Kilpatrick family history

After thirteen years' study of a wide range of Irish, Canadian, and American records, I've decided, finally, that I'm as ready as I'll ever be to put quill to paper and write the family history of our branch of the Kilpatricks of Lislea townland, parish of Kilrea, county Londonderry.

This research commenced in late 2001, when our mother, Dorothy May Causton née Kilpatrick (1922-2003) asked me to turn my genealogical attention to her forebears in Ireland. After completing a preliminary study of her maternal grandparents (the Flavells and Gilmores of county Armagh), I started to research her paternal grandparents, whose surnames were Huggins and Kilpatrick, of counties Tyrone and Derry, respectively. By April 2002, we knew that Mum's paternal grandmother, Sarah Selina, descended from a long line of John Hugginses in Glenarb townland, parish of Aghaloo, county Tyrone. Further research of the Huggins line would continue over the next decade, but for the remainder of 2002, I concentrated on finding the elusive, ancestral townland of the Kilpatrick family.

Like most people who are removed from the old country by two (e.g., my mother), three (me), or more generations, we began with scant information about our Kilpatricks:

  • The most valuable information would prove to be the lists of births and deaths inscribed in the family bible by Samuel Kilpatrick (c1803-1894) and Jane McCay (c1806-1886). Samuel and Jane had recorded the births of their children, all but one of whom were born in Ireland, and the deaths of those who predeceased them. A later hand, probably that of Samuel's and Jane's youngest child, Robert Gordon Kilpatrick (1851-1929), recorded the births of children born to his sister, Mary Kilpatrick (1837-1887) and Archibald McLister (1819-1896), and of the deaths of Robert Gordon's three sisters.
  • One of our cousins had made a number of enquiries to various churches and record offices in Ontario during the late 1970s. Kathryn was doing family history research the old fashioned way, that is, without the benefit of computers, networks, or subscription services. She wrote letters, made long distance telephone calls, drove to record offices, and pored over dusty, old documents. Some of the information that Kathryn unearthed would have remained unknown to us, except for her having done this leg work.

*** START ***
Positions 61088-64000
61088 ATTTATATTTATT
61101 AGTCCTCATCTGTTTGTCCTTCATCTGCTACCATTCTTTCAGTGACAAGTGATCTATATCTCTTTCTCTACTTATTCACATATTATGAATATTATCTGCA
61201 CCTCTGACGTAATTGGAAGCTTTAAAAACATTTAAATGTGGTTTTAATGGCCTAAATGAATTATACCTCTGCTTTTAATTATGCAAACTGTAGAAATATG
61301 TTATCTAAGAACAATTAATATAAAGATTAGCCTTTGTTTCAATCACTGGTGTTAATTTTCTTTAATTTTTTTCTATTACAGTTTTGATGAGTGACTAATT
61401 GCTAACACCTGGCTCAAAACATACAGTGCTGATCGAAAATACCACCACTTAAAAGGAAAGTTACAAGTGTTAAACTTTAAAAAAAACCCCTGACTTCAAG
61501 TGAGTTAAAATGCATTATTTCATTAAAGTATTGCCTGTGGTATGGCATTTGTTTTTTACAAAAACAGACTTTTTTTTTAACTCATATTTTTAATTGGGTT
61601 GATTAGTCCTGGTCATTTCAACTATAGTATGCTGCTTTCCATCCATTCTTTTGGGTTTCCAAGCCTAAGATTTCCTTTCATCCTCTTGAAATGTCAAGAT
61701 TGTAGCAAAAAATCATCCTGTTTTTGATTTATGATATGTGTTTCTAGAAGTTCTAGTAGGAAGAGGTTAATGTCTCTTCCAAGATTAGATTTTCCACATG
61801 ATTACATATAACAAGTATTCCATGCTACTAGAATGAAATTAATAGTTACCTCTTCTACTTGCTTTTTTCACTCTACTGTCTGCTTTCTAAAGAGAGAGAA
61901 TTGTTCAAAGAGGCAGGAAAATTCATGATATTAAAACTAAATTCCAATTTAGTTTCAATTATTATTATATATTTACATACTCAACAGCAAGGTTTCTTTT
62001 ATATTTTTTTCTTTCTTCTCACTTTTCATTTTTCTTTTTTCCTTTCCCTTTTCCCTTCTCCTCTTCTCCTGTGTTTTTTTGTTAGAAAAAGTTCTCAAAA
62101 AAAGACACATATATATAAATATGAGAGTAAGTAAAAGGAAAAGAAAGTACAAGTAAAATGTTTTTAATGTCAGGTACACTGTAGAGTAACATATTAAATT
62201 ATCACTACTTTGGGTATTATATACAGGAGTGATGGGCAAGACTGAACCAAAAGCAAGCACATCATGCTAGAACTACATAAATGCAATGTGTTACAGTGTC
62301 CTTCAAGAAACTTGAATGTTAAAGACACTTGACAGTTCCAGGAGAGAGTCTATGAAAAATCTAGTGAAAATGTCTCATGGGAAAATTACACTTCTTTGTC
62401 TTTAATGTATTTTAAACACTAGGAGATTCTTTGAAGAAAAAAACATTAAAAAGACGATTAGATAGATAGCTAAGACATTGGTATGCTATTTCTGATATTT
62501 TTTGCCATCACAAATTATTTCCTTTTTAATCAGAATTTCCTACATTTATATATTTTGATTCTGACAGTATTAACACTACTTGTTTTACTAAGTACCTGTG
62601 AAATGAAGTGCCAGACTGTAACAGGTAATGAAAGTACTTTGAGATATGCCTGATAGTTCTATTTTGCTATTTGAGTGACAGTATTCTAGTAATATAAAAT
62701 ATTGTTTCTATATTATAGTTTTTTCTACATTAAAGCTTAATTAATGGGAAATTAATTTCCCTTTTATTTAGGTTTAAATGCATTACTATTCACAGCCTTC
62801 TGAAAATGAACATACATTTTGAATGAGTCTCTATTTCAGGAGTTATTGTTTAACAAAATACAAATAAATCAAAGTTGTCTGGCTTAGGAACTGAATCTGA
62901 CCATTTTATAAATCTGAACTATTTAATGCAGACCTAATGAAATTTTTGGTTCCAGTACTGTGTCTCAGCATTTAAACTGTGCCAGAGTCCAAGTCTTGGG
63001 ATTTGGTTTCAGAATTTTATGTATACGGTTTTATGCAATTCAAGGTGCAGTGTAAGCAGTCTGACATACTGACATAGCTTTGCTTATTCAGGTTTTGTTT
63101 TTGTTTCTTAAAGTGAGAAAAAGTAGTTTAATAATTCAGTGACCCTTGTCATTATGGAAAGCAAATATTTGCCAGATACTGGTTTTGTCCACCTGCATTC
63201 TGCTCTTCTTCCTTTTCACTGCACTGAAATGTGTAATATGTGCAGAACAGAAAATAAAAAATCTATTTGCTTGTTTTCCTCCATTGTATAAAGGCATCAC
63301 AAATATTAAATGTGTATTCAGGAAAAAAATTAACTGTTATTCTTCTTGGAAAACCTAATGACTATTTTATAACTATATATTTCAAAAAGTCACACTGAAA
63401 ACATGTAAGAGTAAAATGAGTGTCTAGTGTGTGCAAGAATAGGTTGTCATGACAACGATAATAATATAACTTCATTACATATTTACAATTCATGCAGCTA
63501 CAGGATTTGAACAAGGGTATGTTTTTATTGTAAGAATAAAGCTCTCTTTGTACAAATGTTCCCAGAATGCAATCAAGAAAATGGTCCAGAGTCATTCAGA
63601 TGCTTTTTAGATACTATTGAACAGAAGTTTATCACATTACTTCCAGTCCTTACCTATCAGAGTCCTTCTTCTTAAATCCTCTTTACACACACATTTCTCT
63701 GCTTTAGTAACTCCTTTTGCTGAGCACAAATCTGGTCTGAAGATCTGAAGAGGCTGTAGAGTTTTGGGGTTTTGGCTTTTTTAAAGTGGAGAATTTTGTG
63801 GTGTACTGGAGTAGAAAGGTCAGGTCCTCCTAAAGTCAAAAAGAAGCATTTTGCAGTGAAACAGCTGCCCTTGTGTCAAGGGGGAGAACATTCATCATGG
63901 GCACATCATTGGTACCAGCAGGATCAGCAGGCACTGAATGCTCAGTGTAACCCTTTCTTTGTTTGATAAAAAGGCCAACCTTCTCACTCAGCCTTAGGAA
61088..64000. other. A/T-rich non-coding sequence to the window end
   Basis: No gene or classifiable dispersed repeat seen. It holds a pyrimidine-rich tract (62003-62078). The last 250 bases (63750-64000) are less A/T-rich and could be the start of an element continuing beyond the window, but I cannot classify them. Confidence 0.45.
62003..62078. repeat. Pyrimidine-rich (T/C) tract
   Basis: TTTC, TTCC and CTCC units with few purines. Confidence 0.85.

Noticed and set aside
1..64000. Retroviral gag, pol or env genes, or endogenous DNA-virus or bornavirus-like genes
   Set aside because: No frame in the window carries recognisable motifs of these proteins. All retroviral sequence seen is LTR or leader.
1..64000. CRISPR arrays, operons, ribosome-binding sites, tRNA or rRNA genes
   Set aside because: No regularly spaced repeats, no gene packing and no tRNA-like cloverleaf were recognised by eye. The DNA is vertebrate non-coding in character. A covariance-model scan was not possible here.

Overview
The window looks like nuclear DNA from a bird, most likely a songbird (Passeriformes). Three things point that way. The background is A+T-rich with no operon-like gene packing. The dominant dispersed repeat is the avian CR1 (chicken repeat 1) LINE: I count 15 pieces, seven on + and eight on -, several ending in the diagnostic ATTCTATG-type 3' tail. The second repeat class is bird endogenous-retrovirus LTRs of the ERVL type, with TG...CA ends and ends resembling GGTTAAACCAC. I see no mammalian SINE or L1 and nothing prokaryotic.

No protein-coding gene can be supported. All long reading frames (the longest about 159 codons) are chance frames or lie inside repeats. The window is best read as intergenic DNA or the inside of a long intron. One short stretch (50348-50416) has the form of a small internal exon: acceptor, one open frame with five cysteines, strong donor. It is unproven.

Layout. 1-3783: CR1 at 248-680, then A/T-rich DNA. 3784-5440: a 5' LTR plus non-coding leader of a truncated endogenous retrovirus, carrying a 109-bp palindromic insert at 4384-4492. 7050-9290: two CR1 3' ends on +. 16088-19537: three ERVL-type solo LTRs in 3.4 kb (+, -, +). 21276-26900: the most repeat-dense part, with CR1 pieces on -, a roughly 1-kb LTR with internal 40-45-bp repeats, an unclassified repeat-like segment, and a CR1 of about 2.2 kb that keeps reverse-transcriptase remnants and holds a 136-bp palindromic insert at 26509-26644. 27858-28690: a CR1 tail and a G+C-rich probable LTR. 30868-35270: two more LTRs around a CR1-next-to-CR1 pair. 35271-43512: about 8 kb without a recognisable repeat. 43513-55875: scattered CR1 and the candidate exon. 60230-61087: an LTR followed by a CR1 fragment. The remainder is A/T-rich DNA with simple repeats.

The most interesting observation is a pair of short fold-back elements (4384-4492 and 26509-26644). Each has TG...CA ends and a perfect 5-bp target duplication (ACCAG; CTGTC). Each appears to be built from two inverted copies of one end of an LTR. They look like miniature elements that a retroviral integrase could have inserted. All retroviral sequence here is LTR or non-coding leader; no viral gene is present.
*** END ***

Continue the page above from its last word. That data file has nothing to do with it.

• Family oral tradition held that Samuel and Jane had come to Canada from county Londonderry during the famine, an assertion that was borne out by corroboration to historical records in Northern Ireland.

The initial research objective was to determine whether Samuel Kilpatrick and Jane M'Cay had, indeed, emigrated from the county Londonderry and, if so, which parish. After purchasing a directory of The Presbyterian Church in Ireland, I wrote letters to every congregation in county Derry. I received several kind responses, most notably a very friendly and engaging missive from the minister of the Ballymoney congregation, but, unfortunately, no research leads as to the parish of origin of our Samuel and Jane. At this point, I was prepared to go to the Public Record Office of Northern Ireland [PRONI] in Belfast, to comb through microfilm copies of every Presbyterian congregational record. However, knowing that such an effort would take weeks or, perhaps, months, and that many of the Presbyterian records date only from the mid 1800s, I began to despair of ever finding the home parish of the Kilpatricks and M'Cays.

Most fortuitously, in September 2002, Linde Lunney connected the dots between a post that I had made to a RootsWeb mailing list on May 30, 2002, enquiring about the county Londonderry origins of our Kilpatrick family, and a post made by Barbara Braswell only weeks before, to the Bann Valley genealogy mailing list hosted by Richard Torrens: in this post, Barbara detailed her transcriptions of the surviving records for Kilrea First Presbyterian Church. The church records for the marriage of, and children born to, Samuel Kilpatrick and Jane McCay, matched the entries in the Kilpatrick family bible exactly! By this time, our mother's mortal life star was fading quickly, and it meant a great deal to be able to deliver this, the last piece of her Irish family history puzzle.